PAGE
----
Sussex mental health trust had 262 serious incidents last year

Health news
Health news

The mental health trust for Sussex has defended the high number of serious incidents it recorded last year.

Sussex Partnership NHS Foundation Trust had 262 serious incidents (SIs) in 2016-17, the second highest of all the 53 mental health trust in England and Wales, a report has found.

Only Nottinghamshire was higher with 303.

There is no specific definition of an SI but NHS England describes it as ‘adverse events, where the consequences to patients, families and carers, staff or organisations are so significant or the potential for leaning is so great, that a heightened level of response is justified.

“Serious Incidents include acts or omissions in care that result in: unexpected or avoidable death, unexpected or avoidable injury resulting in serious harm – including those where the injury required treatment to prevent death or serious harm, abuse...”

The Sussex Partnership Trust said NHS organisations define and report incidents differently, adding that it encourages staff and patients to say when things go wrong.

A spokesman said: “It’s useful to see how we compare with other NHS mental health trusts on serious incident reporting.

“But league tables like this don’t always tell the full story.

“The way individual NHS organisations define and report incidents differs according to local circumstances.

“We’ve had a real push over the last three years to encourage people to feel safe about saying when something has gone wrong, big or small.

“This isn’t about finding someone to blame. It’s about creating the kind of culture where we work together to continuously improve care and treatment for the patients, carers and local communities we serve.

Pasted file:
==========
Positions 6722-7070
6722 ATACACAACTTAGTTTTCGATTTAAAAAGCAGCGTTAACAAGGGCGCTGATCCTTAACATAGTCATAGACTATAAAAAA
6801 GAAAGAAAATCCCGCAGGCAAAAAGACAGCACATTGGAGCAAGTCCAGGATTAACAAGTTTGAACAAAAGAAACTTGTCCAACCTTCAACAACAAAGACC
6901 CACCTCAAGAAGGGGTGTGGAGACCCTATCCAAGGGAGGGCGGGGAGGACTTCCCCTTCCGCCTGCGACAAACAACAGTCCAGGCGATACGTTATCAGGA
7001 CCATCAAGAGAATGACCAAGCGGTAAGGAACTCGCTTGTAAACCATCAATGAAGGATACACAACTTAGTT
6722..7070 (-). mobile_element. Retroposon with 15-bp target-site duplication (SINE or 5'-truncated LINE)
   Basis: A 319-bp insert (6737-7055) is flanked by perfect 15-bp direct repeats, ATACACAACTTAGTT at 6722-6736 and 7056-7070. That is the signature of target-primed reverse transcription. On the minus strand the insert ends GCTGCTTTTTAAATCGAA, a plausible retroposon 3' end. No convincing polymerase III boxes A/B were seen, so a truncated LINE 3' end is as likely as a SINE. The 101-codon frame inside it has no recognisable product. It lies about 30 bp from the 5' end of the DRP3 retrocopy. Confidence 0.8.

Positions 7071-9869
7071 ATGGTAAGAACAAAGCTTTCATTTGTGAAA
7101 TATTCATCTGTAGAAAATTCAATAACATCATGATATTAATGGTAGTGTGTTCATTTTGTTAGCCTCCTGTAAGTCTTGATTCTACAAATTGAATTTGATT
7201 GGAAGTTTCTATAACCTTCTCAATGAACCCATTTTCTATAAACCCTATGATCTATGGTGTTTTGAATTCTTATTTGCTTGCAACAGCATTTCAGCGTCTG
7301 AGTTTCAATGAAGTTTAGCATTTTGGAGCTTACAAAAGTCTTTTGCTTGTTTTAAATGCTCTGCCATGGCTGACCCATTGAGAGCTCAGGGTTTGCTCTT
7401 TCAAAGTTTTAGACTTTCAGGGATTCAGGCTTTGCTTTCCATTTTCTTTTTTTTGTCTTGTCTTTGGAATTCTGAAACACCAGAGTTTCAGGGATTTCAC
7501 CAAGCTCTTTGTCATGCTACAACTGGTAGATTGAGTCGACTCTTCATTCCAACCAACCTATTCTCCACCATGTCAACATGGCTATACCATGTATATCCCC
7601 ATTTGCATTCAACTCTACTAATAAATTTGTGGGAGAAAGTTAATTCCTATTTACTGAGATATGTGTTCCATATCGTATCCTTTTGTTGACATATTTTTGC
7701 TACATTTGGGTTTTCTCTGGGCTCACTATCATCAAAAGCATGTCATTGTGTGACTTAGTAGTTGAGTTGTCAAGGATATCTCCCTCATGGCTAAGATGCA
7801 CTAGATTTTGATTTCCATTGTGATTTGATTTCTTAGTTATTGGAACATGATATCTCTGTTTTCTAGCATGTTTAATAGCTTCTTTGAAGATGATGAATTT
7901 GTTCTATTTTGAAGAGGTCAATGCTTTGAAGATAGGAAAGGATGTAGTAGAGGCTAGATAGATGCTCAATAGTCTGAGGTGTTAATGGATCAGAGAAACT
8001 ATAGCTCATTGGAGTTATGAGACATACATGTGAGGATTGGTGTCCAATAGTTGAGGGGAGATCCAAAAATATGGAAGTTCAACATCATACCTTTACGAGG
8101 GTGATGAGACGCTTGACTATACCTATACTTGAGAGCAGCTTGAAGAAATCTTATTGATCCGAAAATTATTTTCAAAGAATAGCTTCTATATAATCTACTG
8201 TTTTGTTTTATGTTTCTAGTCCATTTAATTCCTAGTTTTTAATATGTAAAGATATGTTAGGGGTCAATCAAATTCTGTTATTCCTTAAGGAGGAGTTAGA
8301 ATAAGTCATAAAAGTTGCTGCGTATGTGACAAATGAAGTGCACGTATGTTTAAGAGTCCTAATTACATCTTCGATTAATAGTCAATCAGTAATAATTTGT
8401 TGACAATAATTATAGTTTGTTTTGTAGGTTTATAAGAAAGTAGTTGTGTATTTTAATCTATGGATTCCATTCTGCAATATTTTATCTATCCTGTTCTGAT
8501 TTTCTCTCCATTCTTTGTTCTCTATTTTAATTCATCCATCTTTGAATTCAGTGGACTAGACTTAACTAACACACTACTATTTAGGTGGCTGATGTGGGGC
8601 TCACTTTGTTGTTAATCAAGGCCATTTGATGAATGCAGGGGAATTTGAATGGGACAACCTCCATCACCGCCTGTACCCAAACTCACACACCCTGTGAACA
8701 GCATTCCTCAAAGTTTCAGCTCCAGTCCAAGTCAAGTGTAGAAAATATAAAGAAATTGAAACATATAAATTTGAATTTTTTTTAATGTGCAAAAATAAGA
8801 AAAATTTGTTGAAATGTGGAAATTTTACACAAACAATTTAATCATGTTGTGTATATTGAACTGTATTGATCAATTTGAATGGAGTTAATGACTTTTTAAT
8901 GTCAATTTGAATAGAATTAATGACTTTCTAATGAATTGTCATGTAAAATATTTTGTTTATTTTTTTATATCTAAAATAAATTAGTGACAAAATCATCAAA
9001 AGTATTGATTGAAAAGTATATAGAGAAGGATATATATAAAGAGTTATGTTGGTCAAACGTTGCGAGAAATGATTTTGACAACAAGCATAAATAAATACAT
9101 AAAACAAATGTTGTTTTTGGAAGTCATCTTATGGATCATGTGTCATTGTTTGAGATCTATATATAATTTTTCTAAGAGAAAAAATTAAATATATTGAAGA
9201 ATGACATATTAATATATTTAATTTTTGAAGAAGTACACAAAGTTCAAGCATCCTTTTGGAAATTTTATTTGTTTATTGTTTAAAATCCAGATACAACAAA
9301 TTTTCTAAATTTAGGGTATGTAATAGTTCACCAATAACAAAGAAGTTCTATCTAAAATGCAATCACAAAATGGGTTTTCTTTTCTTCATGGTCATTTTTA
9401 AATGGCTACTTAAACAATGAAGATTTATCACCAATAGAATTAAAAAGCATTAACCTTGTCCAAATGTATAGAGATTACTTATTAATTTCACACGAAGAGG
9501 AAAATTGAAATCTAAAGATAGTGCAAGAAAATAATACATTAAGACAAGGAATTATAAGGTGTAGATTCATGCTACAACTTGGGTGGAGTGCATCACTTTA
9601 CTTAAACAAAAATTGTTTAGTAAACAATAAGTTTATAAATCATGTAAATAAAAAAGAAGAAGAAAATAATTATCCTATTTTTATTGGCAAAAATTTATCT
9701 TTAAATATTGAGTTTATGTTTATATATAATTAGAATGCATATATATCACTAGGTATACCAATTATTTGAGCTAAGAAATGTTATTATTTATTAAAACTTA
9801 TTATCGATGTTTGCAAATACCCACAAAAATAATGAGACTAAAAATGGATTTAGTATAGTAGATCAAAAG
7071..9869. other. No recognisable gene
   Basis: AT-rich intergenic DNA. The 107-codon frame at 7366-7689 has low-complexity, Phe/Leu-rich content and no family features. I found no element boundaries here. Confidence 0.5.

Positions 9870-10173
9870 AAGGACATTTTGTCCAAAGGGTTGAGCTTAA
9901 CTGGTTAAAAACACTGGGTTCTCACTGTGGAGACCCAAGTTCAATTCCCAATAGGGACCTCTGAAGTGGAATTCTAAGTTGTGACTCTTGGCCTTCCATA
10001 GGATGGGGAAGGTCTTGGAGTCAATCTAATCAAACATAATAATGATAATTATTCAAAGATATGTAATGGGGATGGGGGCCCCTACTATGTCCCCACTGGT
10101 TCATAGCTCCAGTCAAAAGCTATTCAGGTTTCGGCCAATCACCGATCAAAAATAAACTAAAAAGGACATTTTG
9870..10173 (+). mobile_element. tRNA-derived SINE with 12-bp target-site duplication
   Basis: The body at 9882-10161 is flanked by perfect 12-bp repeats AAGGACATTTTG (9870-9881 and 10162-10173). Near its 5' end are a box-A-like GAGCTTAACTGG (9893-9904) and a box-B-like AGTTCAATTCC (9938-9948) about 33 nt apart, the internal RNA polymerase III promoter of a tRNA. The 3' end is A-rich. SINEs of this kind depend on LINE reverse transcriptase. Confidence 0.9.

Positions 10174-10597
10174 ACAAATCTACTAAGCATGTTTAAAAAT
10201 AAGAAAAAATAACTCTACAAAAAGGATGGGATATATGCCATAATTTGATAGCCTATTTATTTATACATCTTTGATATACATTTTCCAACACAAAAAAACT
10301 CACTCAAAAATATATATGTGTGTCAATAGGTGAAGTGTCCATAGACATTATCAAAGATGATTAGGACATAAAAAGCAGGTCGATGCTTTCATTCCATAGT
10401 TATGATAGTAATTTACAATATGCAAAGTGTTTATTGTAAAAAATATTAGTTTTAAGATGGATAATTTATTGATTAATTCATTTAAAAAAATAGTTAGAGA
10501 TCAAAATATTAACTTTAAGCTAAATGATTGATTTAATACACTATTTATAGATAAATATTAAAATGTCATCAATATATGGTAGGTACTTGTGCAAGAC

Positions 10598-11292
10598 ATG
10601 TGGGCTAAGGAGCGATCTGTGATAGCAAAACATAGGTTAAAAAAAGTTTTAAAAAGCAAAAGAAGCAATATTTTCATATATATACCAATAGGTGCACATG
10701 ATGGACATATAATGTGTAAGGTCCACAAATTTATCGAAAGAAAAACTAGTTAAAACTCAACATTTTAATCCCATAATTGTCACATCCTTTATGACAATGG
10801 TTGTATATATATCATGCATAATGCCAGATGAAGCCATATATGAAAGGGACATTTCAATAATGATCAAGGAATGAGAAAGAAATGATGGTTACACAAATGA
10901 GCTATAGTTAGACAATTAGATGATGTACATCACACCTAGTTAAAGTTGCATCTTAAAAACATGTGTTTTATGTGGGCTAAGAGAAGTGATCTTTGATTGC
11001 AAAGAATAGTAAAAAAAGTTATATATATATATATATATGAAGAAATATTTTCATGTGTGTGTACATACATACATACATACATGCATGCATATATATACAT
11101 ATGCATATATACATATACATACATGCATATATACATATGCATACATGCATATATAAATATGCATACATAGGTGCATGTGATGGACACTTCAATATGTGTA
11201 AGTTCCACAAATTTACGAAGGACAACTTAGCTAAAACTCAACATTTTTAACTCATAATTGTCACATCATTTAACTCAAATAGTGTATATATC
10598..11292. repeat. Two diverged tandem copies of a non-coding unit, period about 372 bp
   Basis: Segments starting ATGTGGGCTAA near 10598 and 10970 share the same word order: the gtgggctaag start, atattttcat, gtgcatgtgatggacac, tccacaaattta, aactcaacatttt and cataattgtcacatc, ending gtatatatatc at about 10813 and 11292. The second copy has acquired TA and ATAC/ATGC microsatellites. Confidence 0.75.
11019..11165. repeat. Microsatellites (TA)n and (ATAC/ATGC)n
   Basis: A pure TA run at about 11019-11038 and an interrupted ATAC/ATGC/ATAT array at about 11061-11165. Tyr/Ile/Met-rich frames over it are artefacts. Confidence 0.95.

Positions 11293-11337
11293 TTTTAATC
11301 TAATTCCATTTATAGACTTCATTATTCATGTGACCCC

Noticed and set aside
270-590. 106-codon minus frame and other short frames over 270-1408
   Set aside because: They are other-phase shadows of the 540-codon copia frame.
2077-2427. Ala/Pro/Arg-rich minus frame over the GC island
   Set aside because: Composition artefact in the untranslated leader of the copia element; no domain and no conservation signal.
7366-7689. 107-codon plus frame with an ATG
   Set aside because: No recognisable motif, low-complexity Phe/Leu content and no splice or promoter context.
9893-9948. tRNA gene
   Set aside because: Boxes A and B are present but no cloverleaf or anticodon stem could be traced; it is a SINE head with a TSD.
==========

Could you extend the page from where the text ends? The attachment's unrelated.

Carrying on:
“We’ve deliberately taken a broad view about what constitutes a serious incident. “We’ve done some work to refine this recently so we can really focus on the most important issues that will make the biggest different to the quality and safety and patient care.

“For an organisation of our size and complexity, we’d be worried to see ourselves right at the other end of the league table on incident reporting.

“Our staff do an incredibly difficult job in tough circumstances.

“Most of the time they get things right. When we don’t, we need to reflect, learn and support each other to change things. That’s what the NHS does at its best.”

Medical negligence lawyers Blackwater Law sent Freedom of Information requests to all 242 NHS trusts in England and Wales.

Its report found that more than 40,000 SIs took place in a two-year period from April 1 2015 to March 31, 2017, and 11,872 across the mental health trusts.

Jason Brady from Blackwater Law, said: “It was very worrying indeed to learn not only of the significant number of SIs being recorded by mental health trusts across the country, but also the severity of those types of SIs most commonly recorded.

“These findings should further fuel the debate surrounding the quality of mental health services being provided, particularly in cases concerning the most vulnerable, high-risk patients.”